Continue ReadingMovies I’ve Seen: 2007

Heir to the Glimmering World

Heir to the Glimmering World
Heir to the Glimmering World
I also can’t find enough time to write a synopsis of Heir to the Glimmering World by Cynthia Ozick – a book I picked up in Chicago last July and just finished reading, so again I’m going to cheat and give you the synopsis/review From Publishers Weekly instead:

Ozick’s previous novel, The Puttermesser Papers, revolved around one quirky hero; this time around, Ozick incubates several. Characters, not plot, drive this Depression-era tale, and Ozick eviscerates each one through her narrator, Rose Meadows, a resolute 18-year-old orphan. Virtually abandoned, Rose wanders into a job with the Mitwisser family, German refugees in New York City. Filling gaping holes in their household, she becomes a research assistant to the father, a professor stubbornly engaged in German and Hebrew arcana; a nurse to his oft-deranged, sequestered wife; and nanny to their five children. As she penetrates the fog surrounding their history, Rose limns their roiling inner lives with exasperated perception. Mrs. Mitwisser especially chafes against the family’s precarious, degrading status as “parasites,” erratically supported by the unbalanced millionaire son and heir of an author of popular children’s books who is fascinated by Mr. Mitwisser’s research. With her trademark lyrical prose, gentle humor and vivid imagery, Ozick paints a textured portrait of outsiders rendered powerless, retreating into tightly coiled existences of scholarly rapture, guarded brazenness and even calculated lunacy—all as a means of refuting the bleakness of a harsh, chaotic world. Erudite exposition is packed into the book, so that character study and discourse occasionally grind the plot to a halt. Edifying and evocative, if often daunting, this is a concentrated slice of eccentric life.

The assessment of “grinding the plot to a halt” is dead on – I found this book to be a tough slog. I also had trouble sympathizing with any of the characters; each of them was either mean or sad, and I couldn’t get over my frustration with them.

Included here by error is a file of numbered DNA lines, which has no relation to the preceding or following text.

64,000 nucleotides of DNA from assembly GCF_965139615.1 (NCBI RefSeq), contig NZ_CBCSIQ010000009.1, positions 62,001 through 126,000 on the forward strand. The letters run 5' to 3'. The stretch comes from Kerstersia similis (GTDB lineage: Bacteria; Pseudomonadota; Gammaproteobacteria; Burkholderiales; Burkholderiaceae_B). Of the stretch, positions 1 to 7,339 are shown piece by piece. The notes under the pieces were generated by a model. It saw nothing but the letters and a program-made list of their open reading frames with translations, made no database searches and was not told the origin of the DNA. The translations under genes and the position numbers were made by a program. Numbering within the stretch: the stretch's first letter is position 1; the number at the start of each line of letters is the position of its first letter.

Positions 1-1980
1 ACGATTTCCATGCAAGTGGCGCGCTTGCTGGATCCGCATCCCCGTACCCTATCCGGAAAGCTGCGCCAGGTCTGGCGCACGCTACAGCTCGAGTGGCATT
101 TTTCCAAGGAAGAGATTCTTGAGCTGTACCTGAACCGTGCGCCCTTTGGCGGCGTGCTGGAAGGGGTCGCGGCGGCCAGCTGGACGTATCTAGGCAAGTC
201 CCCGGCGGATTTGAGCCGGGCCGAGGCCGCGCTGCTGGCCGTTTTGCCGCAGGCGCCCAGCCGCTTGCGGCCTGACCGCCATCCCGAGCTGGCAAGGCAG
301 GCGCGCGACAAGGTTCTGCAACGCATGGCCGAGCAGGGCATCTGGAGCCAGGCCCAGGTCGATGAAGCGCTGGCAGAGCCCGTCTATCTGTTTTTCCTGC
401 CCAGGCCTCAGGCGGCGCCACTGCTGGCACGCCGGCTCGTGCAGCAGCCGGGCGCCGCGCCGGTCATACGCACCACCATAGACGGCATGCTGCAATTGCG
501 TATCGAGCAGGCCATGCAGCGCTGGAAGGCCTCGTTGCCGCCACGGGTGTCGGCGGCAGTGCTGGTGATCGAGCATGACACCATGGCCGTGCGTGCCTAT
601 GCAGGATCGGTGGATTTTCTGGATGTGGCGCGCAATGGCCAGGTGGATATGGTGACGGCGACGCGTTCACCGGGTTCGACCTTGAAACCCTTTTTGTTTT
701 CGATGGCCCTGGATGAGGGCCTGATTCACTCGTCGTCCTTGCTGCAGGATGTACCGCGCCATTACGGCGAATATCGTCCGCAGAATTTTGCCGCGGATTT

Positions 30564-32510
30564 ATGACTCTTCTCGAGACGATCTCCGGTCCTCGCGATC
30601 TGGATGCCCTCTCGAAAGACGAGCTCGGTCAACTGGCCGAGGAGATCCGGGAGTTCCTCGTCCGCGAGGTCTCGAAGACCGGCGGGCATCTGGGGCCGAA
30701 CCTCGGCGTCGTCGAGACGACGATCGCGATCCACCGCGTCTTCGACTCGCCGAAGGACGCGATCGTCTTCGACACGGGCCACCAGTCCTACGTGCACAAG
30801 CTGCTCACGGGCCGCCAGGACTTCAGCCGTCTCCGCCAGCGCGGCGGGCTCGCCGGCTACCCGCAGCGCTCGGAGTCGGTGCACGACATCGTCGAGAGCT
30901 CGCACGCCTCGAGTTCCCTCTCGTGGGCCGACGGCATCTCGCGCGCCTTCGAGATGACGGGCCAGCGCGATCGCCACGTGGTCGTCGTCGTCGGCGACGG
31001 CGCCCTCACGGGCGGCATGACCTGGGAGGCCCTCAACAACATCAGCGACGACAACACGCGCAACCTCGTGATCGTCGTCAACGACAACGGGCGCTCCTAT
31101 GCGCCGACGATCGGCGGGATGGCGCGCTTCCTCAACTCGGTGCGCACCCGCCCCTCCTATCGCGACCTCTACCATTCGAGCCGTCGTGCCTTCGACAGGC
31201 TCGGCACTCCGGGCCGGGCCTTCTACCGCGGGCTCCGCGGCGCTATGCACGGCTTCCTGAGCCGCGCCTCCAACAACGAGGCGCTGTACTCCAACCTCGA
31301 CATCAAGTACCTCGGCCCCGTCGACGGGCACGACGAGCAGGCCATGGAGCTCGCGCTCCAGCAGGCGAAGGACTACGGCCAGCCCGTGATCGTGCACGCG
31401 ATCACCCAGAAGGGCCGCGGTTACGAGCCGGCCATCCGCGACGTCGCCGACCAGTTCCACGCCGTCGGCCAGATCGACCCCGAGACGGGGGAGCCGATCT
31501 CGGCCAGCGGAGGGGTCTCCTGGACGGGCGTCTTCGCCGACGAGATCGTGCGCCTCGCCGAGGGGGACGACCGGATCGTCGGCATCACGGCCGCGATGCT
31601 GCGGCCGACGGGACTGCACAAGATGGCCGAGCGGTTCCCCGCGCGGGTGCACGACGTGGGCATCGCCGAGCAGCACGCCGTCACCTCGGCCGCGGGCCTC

Continue ReadingHeir to the Glimmering World

The Thirteenth Tale

The Thirteenth Tale
The Thirteenth Tale
Unfortunately, I don’t have time to write a synopsis of The Thirteenth Tale – (I’ve been meaning to since I finished this fun, enjoyable book three weeks ago!) so I’ll have to cheat and give you Amazon’s instead:

Settle down to enjoy a rousing good ghost story with Diane Setterfield’s debut novel, The Thirteenth Tale. Setterfield has rejuvenated the genre with this closely plotted, clever foray into a world of secrets, confused identities, lies, and half-truths. She never cheats by pulling a rabbit out of a hat; this atmospheric story hangs together perfectly.

There are two heroines here: Vida Winter, a famous author, whose life story is coming to an end, and Margaret Lea, a young, unworldly, bookish girl who is a bookseller in her father’s shop. Vida has been confounding her biographers and fans for years by giving everybody a different version of her life, each time swearing it’s the truth. Because of a biography that Margaret has written about brothers, Vida chooses Margaret to tell her story, all of it, for the first time. At their initial meeting, the conversation begins:

“You have given nineteen different versions of your life story to journalists in the last two years alone.”

She [Vida] shrugged. “It’s my profession. I’m a storyteller.”

“I am a biographer, I work with facts.”

The game is afoot and Margaret must spend some time sorting out whether or not Vida is actually ready to tell the whole truth. There is more here of Margaret discovering than of Vida cooperating wholeheartedly, but that is part of Vida’s plan.

I give the book a thumbs up; it was a quite good homage to victorian gothic tales or those of the BrontĂ« sisters. The book has a promotional website that’s also quite fun to peruse as well.

Continue ReadingThe Thirteenth Tale